South Africa is home to the Springboks (the national rugby team) and several provincial rugby unions, each fielding a professional rugby team and amateur clubs. The country also fields six professional teams for the Super Rugby competition where clubs compete with teams from Australia, New Zealand, Japan, and Argentina.

It's a big business, and home or away, national pride is always on the line.

But, sadly, something else is all too common in South Africa: Hate crimes, specifically against the LGBT community.

Despite having a progressive constitution (even lauded by U.S. Supreme Court Justice Ruth Bader Ginsburg) and legal protections against discrimination on the books, progress has been slow.

Stigma, negative stereotypes, and homophobic violence persist, making it difficult for LGBT people to live freely or pursue personal and professional passions without fear of harassment or attack.

Protestors opposing a proposal to remove the term "sexual orientation" from section 9(3) of the South African Constitution, which prohibits unfair discrimination. The proposal did not pass. Photo by Rodger Bosch/AFP/Getty Images.

However, one group is celebrating South Africa's rugby tradition while dismantling tired stereotypes about gay men.

Meet the Jozi Cats.

What a handsome bunch of guys at Saturday's practice. Love you guys! 🏉🏉💜 #rugby #gay rugby #jozicats #handsome #sporty #boys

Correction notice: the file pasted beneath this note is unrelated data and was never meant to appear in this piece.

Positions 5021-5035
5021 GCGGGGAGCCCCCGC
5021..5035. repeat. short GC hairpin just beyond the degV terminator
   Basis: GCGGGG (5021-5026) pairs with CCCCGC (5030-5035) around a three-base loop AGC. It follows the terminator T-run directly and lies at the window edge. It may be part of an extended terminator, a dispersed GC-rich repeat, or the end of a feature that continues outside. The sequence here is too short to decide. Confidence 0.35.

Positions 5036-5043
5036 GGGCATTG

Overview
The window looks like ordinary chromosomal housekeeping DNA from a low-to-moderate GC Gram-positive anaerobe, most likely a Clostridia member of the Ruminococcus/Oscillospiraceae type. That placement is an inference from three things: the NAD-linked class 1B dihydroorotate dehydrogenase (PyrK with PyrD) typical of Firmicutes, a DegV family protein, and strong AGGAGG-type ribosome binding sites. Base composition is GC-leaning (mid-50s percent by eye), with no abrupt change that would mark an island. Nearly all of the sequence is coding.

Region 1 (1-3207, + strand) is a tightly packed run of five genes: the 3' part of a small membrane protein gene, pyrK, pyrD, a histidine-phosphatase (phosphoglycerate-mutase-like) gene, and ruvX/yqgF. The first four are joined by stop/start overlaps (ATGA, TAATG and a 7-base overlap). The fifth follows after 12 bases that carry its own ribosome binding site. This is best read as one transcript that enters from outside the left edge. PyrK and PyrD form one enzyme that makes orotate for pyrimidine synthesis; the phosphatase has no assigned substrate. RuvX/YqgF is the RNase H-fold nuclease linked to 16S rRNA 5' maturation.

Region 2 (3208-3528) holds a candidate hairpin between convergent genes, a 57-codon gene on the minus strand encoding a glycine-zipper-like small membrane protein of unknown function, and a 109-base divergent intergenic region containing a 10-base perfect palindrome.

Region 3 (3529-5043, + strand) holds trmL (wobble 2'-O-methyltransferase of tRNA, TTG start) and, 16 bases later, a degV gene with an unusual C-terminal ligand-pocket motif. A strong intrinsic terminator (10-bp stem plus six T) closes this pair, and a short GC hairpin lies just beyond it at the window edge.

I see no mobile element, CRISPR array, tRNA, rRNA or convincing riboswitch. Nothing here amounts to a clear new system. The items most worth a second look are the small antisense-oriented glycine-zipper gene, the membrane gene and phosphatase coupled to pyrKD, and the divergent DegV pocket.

A photo posted by Jozi Cats (@jozicatsrugby) on


They're South Africa's first competitive gay and inclusive rugby team.

Based in Johannesburg, the Jozi Cats hope to join the ranks of other gay rugby cubs around the world and compete in the World Outgames (an Olympic-style event for LGBT athletes) and the Bingham Cup, an annual tournament for gay rugby clubs. The Jozi Cats would be the first team from the entire continent of Africa to participate in the latter.

But to stay competitive and offer opportunities for gay men to pursue the sport, they had to recruit some new players.

Jozi Cats player and head of Havas Public Relations in South Africa Chris Verrijdt realized the diversity and inclusivity in their ranks. Many of the players didn't fit the "conventional" mold or expectation people might have for a gay sports league.

Larry Viljoen, tighthead prop for the Jozi Cats. Image via Havas WW South Africa/YouTube.

"...they just are gay dudes who happen to like rugby," he told Upworthy.

Verrijdt and the team wanted a way to challenge long-held notions of masculinity and homosexuality, while recruiting some new talent. And since their publicity budget was nonexistent, raising a few eyebrows along the way couldn't hurt.

With an idea in the works, Verrijdt set up a shoot with the team and a photographer.